Equipment Review: Bowflex SelectTech 1090

The time came for me to finally pony up and invest in more dumbbells. It’s been coming for a while now — not only has my rack housed the lonely 10s, 25s and 40s I’ve had for a couple years now, but I’m getting stronger in all of my lifts.

On top of that, I’m now training with my brother, who is recovering from a shoulder injury. For safety purposes, I’m urging him to use dummies whenever he can instead of barbell lifts. Well, he’s getting stronger now, too. The time was right for more dumbbells.

If you have your own home or garage gym, you know accumulating equipment can be tricky, but tracking down quality dumbbells — particularly if you’re looking for multiple weight denominations — is especially tough. Resellers typically don’t have a great selection, and the value isn’t great, either. We settled on an investment I didn’t think I’d be making, quite honestly: The Bowflex SelectTech 1090s.   


The Original SelectTech’s Big Baby Brother is Better.

I’d had some experience with this “tech” before. A darling of home gym-goers everywhere, it seems, the SelectTech line is ideal because of its huge versatility: With a few clicks, you can select (OH I GET IT) a wide range of dumbbell weights without having to stock up on multiple pairs of dumbbells. It’s fairly ingenious; years ago, my office had one handy and I gave it a try every now and then. My initial impressions then were that it felt a bit flimsy, and you certainly couldn’t drop it, and 52.5 pounds (that model’s limit — it’s here, if you’re interested) simply wasn’t going to be a challenge for long in many lifts, which limited its versatility in a home gym setting.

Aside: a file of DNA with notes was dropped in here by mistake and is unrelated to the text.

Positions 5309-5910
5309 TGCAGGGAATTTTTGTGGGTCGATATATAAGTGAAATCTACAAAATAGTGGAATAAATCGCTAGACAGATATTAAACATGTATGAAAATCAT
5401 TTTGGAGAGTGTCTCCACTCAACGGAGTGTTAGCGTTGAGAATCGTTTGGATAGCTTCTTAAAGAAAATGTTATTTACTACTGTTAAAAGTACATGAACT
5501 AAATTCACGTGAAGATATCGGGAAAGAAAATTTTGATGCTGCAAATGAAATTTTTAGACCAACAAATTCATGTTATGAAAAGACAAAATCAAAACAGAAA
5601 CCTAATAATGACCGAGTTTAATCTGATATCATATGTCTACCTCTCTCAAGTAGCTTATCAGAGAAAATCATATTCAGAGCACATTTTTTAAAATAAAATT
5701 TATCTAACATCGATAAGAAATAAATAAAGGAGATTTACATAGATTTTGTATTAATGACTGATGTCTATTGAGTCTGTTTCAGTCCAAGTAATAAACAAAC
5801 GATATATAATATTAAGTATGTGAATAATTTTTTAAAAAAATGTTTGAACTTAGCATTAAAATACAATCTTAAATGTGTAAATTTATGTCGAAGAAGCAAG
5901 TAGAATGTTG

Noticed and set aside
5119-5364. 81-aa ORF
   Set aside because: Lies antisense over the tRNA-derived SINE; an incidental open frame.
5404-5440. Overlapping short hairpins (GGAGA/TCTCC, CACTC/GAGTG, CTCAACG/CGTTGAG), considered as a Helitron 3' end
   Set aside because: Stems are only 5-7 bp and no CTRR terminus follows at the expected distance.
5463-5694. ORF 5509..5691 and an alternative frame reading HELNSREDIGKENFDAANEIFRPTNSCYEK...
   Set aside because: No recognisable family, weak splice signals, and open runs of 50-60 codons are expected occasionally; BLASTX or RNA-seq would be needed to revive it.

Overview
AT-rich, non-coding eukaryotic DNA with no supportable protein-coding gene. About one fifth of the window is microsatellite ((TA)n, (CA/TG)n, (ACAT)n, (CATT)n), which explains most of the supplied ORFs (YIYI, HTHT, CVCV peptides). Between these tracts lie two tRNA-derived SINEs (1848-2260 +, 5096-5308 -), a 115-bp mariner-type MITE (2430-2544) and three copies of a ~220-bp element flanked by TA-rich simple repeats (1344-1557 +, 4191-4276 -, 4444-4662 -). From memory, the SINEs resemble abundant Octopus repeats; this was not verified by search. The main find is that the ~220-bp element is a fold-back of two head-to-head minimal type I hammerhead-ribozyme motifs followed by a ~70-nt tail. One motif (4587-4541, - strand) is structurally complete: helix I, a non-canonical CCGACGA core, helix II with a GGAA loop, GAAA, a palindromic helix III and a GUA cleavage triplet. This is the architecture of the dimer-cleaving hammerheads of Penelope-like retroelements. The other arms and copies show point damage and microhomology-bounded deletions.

The 1090s older but smaller brothers, the 552s.

The 1090s certainly address that issue. With a pair allowing you to grab 90 pounds in either hand at once, most people will find a ton of utility from this model in the SelectTech line, and I include myself in that category. Through three workouts, I’ve been able to use them for multiple exercises, easily changing weights in no time between shrugs, weighted calf raises, shoulder and bench press variations, curls, pullovers and flys. And, a must for the garage gym, they are super space-efficient. Do I have room for 34 more dumbbells on my rack? I don’t have to know the answer to that question yet.

So, what do the 1090s get right? For starters, the grips aren’t prohibitively uncomfortable to hold. It’s a fatter handle than I suppose I expected, which isn’t a problem for longer-fingered/bigger-palmed folks like me but could cause an issue if your hands are on the smaller side. There is some plastic-ish knurling that prevents slipping, too. Considering the one thing you do when you lift any dummy is hold it, I prefer the grip to feel good and the 1090s do.